Problems seeing shapes against a background or the difference between shades of colors
Seeing halos around lights
Cataracts generally lead to decreased vision, even in daylight. Most people with cataracts have similar changes in both eyes, although one eye may be worse than the other. Many people with this condition have only mild vision changes.
The following may help people who have an early cataract:
As vision gets worse, you may need to make changes around the home to avoid falls and injuries.
The only treatment for a cataract is surgery to remove it. Surgery is done if you cannot perform normal activities, such as driving, reading, or looking at computer or video screens, even with glasses.
If a cataract is not bothersome, surgery is usually not necessary. Cataracts usually do not harm your eye, so you can have surgery when it is convenient for you.
However, some people may have additional eye problems, such as diabetic retinopathy, that cannot be treated without first having cataract surgery.
Vision may not improve to 20/20 after cataract surgery if other eye diseases, such as macular degeneration, are present. Ophthalmologists can usually, but not always, determine this in advance.
Early diagnosis and treatment are key to preventing permanent vision problems.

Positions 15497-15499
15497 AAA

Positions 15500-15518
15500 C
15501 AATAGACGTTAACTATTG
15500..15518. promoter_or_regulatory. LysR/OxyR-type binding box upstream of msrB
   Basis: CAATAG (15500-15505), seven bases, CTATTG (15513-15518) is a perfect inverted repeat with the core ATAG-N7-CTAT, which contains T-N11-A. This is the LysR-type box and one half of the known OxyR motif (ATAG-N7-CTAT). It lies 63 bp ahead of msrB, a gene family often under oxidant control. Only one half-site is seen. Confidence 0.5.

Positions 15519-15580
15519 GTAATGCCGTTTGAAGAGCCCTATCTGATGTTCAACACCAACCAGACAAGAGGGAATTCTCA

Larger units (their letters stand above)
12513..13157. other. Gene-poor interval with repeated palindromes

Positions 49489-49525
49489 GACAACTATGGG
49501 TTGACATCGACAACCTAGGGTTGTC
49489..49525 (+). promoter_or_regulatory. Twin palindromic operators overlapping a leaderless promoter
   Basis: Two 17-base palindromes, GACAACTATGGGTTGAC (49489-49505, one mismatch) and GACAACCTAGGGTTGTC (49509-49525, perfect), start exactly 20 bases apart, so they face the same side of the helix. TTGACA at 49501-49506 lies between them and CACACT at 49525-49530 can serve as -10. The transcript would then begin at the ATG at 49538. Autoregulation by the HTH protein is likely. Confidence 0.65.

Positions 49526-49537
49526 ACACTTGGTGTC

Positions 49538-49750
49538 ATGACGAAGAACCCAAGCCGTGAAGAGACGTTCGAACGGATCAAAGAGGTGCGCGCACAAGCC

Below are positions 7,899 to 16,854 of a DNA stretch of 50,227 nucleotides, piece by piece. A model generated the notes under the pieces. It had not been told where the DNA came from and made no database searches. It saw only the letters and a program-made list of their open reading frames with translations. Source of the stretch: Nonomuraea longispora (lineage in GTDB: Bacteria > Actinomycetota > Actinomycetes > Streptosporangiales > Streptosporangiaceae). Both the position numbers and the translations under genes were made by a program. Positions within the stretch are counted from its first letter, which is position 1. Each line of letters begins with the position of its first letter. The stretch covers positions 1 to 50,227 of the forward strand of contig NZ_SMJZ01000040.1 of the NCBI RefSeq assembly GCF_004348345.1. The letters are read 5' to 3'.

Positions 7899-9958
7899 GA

Although rare, a cataract that goes on to an advanced stage (called a hypermature cataract) can begin to leak into other parts of the eye. This may cause a painful form of glaucoma and inflammation inside the eye.
Calling your health care provider
Call for an appointment with your health care provider if you have:
Decreased night vision
Problems with glare
The best prevention involves controlling diseases that increase the risk of a cataract, and avoiding exposure to factors known to promote cataract formation.
Wearing sunglasses when you are outside during the day can reduce the amount of ultraviolet (UV) light your eyes are exposed to. Some sunglasses do not filter out the harmful UV. An optician should be able to tell you which sunglasses filter out the most UV. For patients who smoke cigarettes, quitting will decrease the risk of cataracts.
Zigler JS Jr, Datiles MB III. Pathogenesis of cataracts. In: Tasman W, Jaeger EA, eds. Duane's Ophthalmology. 15th ed. Philadelphia, Pa: Lippincott Williams & Wilkins; 2011:chap 72B.
Howes FW. Indications for lens surgery/indications for application of different lens surgery techniques. In: Yanoff M, Duker JS, eds. Ophthalmology. 3rd ed. St. Louis, Mo: Mosby Elsevier; 2008:chap 5.4.
Franklin W. Lusby, MD, Ophthalmologist, Lusby Vision Institute, La Jolla, California. Also reviewed by David Zieve, MD, MHA, Medical Director, A.D.A.M., Inc.